Apart from my health, one of the challenges has been publishing another small poetry book under my Brigit's Forge imprint - this time not my own book but the first step in publishing other poets. For various reasons the process has been fraught with difficulties but at long last it's come to fruition. The Goddess and The Gardener by Jane Whittle is a sequence of poems written after she moved to Wales and began transforming a wild space into a garden, working with the energies of the land and of nature and absorbing them to such an extent that she herself grows along with the landscape and the voice of the goddess begins to speak through her.

We had the book launch at the Penrallt Bookshop in Machynlleth and I'm pleased to say it was a great success. Many books were sold so it was a good night for us and for Penrallt Books while the audience appear to have genuinely enjoyed it - the feedback passed on to us by Diane at the bookshop after the event was lovely to hear: 'enjoyable and enlivening', ' a wonderful evening of words', 'inspiring', 'a special evening'. All I would want for Brigit's Forge!

The picture above shows the book on display, in very august company. As well as talking about how my very small press, Brigit's Forge, came about, I also read some poems from The Sea Road and  tested some new ones which led to selling more copies of The Sea Road. I promptly spent some of the proceeds on the book you can see in the picture, The Art of Robert Frost by Tim Kendall, an action I haven't regretted as it's a fascinating introduction to his poetry which includes 65 of the poems with commentary showing how Frost's poetry and its themes developed.

I'll be making a page or another blog for Brigit's Forge Press in due course and will say a bit more about the book and offer it for sale. For now I'm taking things slowly and surely and just saying 'hello again'.

Friday, 14 February 2014

Shelter from the Storm on Valentine's Day

We're being battered by storms with hurricane force winds here on the west coast of Wales - as has a lot of the UK. At times it's been almost scary and when the electricity went off I had a taste of what so many people in the country have been going through - but without the flooding thankfully. I was so relieved I had the wood stove and could at least have one warm room and cook and make cups of tea and hot-water bottles.  
I went out during the height of the storm only once - to close the garage door which had blown open and move the car away from the trees. It made me think of how it would be to be out in such a storm with nowhere to hide and  Bob Dylan's song Shelter from the Storm began to run through my mind. Since it brings together storms and love (on one level), I thought it would be suitable for this stormy St Valentine's Day, so here it is:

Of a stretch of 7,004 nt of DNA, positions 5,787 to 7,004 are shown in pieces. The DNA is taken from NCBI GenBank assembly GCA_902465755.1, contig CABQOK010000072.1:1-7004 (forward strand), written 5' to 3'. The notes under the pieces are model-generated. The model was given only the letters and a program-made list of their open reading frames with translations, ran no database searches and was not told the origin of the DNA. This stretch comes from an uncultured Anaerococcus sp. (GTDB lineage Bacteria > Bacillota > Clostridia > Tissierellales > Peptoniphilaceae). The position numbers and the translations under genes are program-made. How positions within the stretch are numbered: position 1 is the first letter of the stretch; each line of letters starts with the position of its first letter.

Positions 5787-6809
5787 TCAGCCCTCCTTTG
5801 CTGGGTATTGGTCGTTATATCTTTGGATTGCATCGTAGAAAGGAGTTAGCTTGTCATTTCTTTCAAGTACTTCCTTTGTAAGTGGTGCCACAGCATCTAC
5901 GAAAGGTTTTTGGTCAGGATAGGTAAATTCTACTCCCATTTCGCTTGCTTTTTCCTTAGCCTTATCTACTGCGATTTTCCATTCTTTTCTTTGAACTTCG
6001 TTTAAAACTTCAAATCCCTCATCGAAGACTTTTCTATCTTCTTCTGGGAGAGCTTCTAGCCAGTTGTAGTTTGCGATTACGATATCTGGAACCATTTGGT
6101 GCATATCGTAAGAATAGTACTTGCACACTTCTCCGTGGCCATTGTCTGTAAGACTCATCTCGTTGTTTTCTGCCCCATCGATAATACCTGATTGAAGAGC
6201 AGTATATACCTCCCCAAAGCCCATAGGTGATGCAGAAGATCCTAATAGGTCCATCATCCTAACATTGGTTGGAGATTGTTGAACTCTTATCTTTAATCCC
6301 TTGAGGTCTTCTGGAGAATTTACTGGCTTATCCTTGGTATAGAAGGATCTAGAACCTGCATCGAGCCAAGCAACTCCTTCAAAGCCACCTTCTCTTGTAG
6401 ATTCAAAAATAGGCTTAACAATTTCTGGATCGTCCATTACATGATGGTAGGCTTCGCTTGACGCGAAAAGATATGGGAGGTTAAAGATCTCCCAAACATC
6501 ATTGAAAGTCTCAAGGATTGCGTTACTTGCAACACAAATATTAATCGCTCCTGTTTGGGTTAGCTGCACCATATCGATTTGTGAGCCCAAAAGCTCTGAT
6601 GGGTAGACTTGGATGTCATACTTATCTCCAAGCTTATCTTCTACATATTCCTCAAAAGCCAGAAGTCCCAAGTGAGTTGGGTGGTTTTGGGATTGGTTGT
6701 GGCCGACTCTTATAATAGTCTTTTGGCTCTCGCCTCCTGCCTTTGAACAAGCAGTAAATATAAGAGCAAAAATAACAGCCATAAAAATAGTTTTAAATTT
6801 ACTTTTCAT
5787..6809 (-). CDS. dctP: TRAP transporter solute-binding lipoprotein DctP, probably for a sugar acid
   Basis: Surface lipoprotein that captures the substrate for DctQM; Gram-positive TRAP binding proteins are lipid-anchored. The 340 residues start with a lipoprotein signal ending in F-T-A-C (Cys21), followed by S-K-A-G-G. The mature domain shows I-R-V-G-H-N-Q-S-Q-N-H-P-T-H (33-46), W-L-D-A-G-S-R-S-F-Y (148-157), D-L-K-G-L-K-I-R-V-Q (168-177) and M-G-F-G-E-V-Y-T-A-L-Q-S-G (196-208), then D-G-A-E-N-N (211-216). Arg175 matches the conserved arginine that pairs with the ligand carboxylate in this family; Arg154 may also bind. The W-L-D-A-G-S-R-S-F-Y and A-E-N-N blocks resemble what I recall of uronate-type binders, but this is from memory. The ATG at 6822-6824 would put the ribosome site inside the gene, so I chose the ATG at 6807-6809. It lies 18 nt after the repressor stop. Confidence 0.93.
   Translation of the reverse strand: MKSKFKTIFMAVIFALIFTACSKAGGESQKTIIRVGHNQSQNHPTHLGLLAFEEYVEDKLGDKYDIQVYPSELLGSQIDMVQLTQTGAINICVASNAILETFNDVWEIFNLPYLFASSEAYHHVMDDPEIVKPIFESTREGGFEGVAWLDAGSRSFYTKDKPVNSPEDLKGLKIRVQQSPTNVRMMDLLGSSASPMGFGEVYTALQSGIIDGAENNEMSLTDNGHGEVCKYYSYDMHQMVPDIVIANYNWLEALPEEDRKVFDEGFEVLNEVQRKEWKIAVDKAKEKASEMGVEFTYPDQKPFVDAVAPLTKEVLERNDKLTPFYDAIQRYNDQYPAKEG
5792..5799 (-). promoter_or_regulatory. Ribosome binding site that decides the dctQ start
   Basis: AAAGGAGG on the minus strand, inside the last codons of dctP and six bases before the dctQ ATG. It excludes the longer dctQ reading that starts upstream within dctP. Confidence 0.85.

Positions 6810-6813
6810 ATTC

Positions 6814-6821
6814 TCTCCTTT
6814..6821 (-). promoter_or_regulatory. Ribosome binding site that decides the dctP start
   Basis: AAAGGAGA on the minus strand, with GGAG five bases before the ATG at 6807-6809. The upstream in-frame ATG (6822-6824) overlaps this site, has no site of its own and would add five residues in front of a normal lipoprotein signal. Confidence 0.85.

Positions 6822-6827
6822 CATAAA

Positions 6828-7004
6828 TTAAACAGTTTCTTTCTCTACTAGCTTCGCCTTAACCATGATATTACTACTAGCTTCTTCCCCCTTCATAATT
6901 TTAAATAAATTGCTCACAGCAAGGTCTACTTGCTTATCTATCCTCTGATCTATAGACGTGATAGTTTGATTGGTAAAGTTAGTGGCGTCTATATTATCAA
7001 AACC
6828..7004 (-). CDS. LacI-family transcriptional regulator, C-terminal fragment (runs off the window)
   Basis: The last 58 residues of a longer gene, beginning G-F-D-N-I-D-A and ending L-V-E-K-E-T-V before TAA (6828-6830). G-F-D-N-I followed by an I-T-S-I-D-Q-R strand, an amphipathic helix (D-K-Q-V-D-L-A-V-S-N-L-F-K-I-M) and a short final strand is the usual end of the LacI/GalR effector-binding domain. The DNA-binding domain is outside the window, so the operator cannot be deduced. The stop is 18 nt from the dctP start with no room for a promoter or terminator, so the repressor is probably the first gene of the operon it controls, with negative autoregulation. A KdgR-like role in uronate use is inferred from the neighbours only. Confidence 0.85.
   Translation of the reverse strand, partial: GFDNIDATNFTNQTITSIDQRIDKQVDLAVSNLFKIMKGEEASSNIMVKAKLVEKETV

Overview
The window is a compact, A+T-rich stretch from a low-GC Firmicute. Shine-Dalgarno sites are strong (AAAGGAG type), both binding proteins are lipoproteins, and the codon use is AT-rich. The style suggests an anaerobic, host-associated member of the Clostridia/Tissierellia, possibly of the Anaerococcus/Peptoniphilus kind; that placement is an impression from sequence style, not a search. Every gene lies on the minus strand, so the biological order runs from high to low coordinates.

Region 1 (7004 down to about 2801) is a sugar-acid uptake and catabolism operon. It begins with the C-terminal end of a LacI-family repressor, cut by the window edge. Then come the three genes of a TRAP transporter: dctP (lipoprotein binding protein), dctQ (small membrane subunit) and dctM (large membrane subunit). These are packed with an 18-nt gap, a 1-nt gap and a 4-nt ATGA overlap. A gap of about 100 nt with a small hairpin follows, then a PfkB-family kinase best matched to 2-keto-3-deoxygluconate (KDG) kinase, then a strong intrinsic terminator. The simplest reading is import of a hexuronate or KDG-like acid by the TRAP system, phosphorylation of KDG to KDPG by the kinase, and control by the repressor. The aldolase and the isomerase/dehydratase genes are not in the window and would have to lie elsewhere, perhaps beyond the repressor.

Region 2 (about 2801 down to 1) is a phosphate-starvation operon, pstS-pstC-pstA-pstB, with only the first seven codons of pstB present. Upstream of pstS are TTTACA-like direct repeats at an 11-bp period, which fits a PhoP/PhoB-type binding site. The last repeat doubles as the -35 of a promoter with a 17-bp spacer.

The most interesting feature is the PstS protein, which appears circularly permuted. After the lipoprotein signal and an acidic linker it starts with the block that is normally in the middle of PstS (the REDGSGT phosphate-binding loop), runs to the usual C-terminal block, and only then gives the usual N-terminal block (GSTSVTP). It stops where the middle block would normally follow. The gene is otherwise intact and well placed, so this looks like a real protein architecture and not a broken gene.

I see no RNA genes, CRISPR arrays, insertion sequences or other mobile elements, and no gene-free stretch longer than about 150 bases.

Shelter From The Storm
                         by Bob Dylan

'Twas in another lifetime, one of toil and blood
When blackness was a virtue and the road was full of mud
I came in from the wilderness, a creature void of form
"Come in," she said, "I'll give you shelter from the storm."
And if I pass this way again, you can rest assured
I'll always do my best for her, on that I give my word
In a world of steel-eyed death, and men who are fighting to be warm
"Come in," she said, "I'll give you shelter from the storm."
Not a word was spoke between us, there was little risk involved
Everything up to that point had been left unresolved
Try imagining a place where it's always safe and warm
"Come in," she said, "I'll give you shelter from the storm."
I was burned out from exhaustion, buried in the hail
Poisoned in the bushes an' blown out on the trail
Hunted like a crocodile, ravaged in the corn
"Come in," she said, "I'll give you shelter from the storm."
Suddenly I turned around and she was standin' there
With silver bracelets on her wrists and flowers in her hair
She walked up to me so gracefully and took my crown of thorns
"Come in," she said, "I'll give you shelter from the storm."
Now there's a wall between us, somethin' there's been lost
I took too much for granted, got my signals crossed
Just to think that it all began on a long-forgotten morn
"Come in," she said, "I'll give you shelter from the storm."
Well, the deputy walks on hard nails and the preacher rides a mount
But nothing really matters much, it's doom alone that counts
And the one-eyed undertaker, he blows a futile horn
"Come in," she said, "I'll give you shelter from the storm."
I've heard newborn babies wailin' like a mournin' dove
And old men with broken teeth stranded without love
Do I understand your question, man, is it hopeless and forlorn?
"Come in," she said, "I'll give you shelter from the storm."
In a little hilltop village, they gambled for my clothes
I bargained for salvation an' they gave me a lethal dose
I offered up my innocence and got repaid with scorn
"Come in," she said, "I'll give you shelter from the storm."
Well, I'm livin' in a foreign country but I'm bound to cross the line
Beauty walks a razor's edge, someday I'll make it mine
If I could only turn back the clock to when God and her were born
"Come in," she said, "I'll give you shelter from the storm"

Like many of Dylan's lyrics it reads as poetry and like the best poems it works on several levels at once - hinting at but ultimately not pinning down, meaning. Who is 'she'? His wife (he was going through a divorce when he wrote it)?; the archetypal feminine offering warmth and succour to the (wounded) male? The Virgin Mary? The Church? Nature? The goddess? The biblical references give the speaker mythic proportions; his suffering is reminiscent of Christ's, taking us beyond autobiography or contemporary narrative.
It is up to you, the reader, to decide - or you may decide to live with potency and inference. A poem is not a static object - it is an event, activated when read or recited; it is liminal, existing in the space between poet and reader or listener -

"But a poem is reciprocal, it insists
on adult relations, to exist
it pre-exists in you or not at all.

Severed from me you hold its future, make
it open up between us. You must take